education policy

Federal Policy for Opportunity Anew

By Public Impact, March 11, 2021

In the wake of Covid-19, the U.S. pre-K–12 education system needs more than a refresh. We need to think anew. In a new Public Impact brief, we recommend the means through federal policy to bring critical, effective instructional and emotional supports to millions of teachers and their students—for a price tag the country can not only afford, but sustain long-term.

We base our recommendations on lessons learned through our national Opportunity Culture initiative, in dozens of districts, with thousands of educators, for nearly 85,000 students this year alone. Read more…

2019: Opportunity Culture® Continues to Grow, Inspire

By Margaret High, December 20, 2019

Opportunity Culture kept growing in 2019 to bring excellent teaching to students and career opportunities to educators. Our 10 most-read posts in 2019 included educator columns, new districts, the hot topic of the science of reading, teaching residencies, and more. Read more…

With Leandro Report, Hope for North Carolina’s Students

By Public Impact, December 11, 2019

As educators, legislators, business leaders, and others gathered for a summit on building a sorely needed pipeline of teachers of color for North Carolina, the long-awaited Leandro report hit the wires. Ordered by Judge David Lee, the report from WestEd spells out how the state can meet its constitutional obligation to provide a “sound, basic” education for every North Carolina child.

At Public Impact, we’re grateful for the work of so many who got the case to this point: for the judges who kept pressing to meet students’ needs; the lawyers and many state and local leaders who, often behind the scenes, fought for justice through this case; the numerous researchers who dug deep to find the best solutions; and the educators included in their research.

To Support Teachers and Students, Pass House Bill 1008

By Jessica Smith, May 30, 2019

“We need House Bill 1008 to pass in this legislative session, to give more districts and schools support to put Multi-Classroom Leadership in place and to expand it to more schools.” This column is adapted from the remarks made by Multi-Classroom Leader Jessica Smith before the Indiana Senate Committee on Education and Career Development. Ultimately, the legislation passed, providing $3.5 million for up to 30 districts to plan career ladders that may include Opportunity Culture. Read more…

Opportunity Culture® Lessons from the First Two Years

By Bryan C. Hassel and Emily Ayscue Hassel

In our companion post, Opportunity Culture Outcomes: The First Two Years, we shared student, teacher, and design outcomes from the first two years of Public Impact’s Opportunity Culture initiative, which so far has affected more than 30 schools, 450 teachers, and 16,000 students.

The outcomes are promising—better student growth, higher pay, strong teacher satisfaction. However, some pioneering districts, schools, and teachers achieved better, faster results than others. Strengths and challenges varied across sites. Learning from these differences fast is crucial to improved outcomes as more schools and districts create their own Opportunity Cultures, extending the reach of excellent teachers and their teams to many more students, for much higher pay, within regular budgets.

These lessons we drew from these early years are based on data we collected and feedback from Opportunity Culture schools and districts, including teachers, principals, and district administrators. Implementation teams from Public Impact or its partners Education First and Education Resource Strategies solicited feedback using “exit slips” after every decision-making meeting with school and district design teams. We conducted interviews with staff and administrators at the school and district level. Implementation teams scheduled regular calls and made site visits eight to 10 times a year, during which we collected feedback and recorded our observations. With that and other data, we created the Opportunity Culture Dashboard, which contains indicators of implementation effectiveness, including student learning outcomes and teacher and staff perceptions from anonymous surveys.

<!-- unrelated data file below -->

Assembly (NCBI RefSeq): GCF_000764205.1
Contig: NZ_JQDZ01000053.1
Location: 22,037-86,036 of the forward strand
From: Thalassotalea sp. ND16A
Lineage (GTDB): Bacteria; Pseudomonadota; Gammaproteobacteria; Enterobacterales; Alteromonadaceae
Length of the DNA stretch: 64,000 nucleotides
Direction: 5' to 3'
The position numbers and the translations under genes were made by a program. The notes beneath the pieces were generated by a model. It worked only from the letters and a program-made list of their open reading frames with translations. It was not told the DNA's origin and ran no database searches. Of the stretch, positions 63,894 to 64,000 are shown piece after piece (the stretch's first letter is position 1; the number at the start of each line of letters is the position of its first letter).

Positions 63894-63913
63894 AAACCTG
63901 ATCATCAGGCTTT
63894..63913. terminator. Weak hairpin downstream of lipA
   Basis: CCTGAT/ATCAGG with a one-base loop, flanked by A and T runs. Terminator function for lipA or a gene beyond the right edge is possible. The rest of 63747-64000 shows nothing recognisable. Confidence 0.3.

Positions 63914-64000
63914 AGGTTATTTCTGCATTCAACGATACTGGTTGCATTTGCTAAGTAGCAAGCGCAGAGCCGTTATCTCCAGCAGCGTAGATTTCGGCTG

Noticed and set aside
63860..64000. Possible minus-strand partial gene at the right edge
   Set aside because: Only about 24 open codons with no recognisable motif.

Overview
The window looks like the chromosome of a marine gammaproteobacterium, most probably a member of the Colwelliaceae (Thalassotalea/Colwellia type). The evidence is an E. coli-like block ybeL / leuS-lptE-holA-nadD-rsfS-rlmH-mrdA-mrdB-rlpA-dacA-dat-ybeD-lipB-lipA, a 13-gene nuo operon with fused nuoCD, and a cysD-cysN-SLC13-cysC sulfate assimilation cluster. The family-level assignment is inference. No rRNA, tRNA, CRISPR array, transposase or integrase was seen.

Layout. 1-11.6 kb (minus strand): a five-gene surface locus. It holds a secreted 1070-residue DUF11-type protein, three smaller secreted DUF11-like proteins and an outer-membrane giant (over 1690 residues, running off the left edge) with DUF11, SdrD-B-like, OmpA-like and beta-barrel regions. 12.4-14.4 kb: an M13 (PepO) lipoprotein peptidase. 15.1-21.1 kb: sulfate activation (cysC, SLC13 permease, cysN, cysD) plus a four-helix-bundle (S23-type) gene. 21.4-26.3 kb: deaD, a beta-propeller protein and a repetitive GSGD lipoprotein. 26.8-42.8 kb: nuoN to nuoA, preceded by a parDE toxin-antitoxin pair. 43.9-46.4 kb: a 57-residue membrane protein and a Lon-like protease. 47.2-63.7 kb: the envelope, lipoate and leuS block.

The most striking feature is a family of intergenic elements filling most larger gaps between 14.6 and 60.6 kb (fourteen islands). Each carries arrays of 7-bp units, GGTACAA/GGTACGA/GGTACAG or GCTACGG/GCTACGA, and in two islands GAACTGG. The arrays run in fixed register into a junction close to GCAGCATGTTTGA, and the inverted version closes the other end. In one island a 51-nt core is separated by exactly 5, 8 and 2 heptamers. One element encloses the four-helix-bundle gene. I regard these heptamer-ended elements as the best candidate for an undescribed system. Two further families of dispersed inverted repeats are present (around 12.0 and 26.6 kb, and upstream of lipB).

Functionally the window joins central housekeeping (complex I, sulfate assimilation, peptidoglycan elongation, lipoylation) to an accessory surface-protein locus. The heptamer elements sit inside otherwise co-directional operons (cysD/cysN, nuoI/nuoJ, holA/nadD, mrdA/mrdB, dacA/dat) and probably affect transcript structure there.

Many of these lessons are no surprise—and yet still a challenge to get right. Some are a challenge only because the people who have power to change them must act with commitment and decisiveness—and the temptations to do otherwise are overwhelming.

Lesson 1: Address Necessary State and District Policy Barriers. Districts and states must identify and address Opportunity Culture (OC) policy barriers before the design process begins, and review annually at midyear in preparation for the next year.

Lesson 2: Establish District Support for Schools’ OC Implementation. District leaders must provide timely technical assistance, tools, decision-making power, and transitional support for small, temporary financial shortfalls for school models within Opportunity Culture Principles.

Lesson 3: Support Strong School Leadership for OC Implementation. Principals need training and support to lead a team of teacher-leaders and other teachers who extend their reach, and they need paid career advancement options that let them remain directly responsible for student outcomes.

Lesson 4: Build and Support Effective Design Teams. Form district and school design teams with clear goals, roles, and decision-making power, staffed with individuals committed to OC Principles; top district leaders must maintain direction and support to implement and scale up the Opportunity Culture designs.

Lesson 5: Create Complete School Design Plans. School designs should include long-term and next-year detail about roles, financial sustainability, technology, schedules, and how teachers will work together.

Lesson 6: Clarify MCL Roles and Build Teaching Team Leadership. Multi-classroom leaders (MCLs)—essential in schools that want to reach all or nearly all students with excellent teachers—need clear roles, advance training, ongoing coaching in leadership and management skills, and protected time to plan and lead.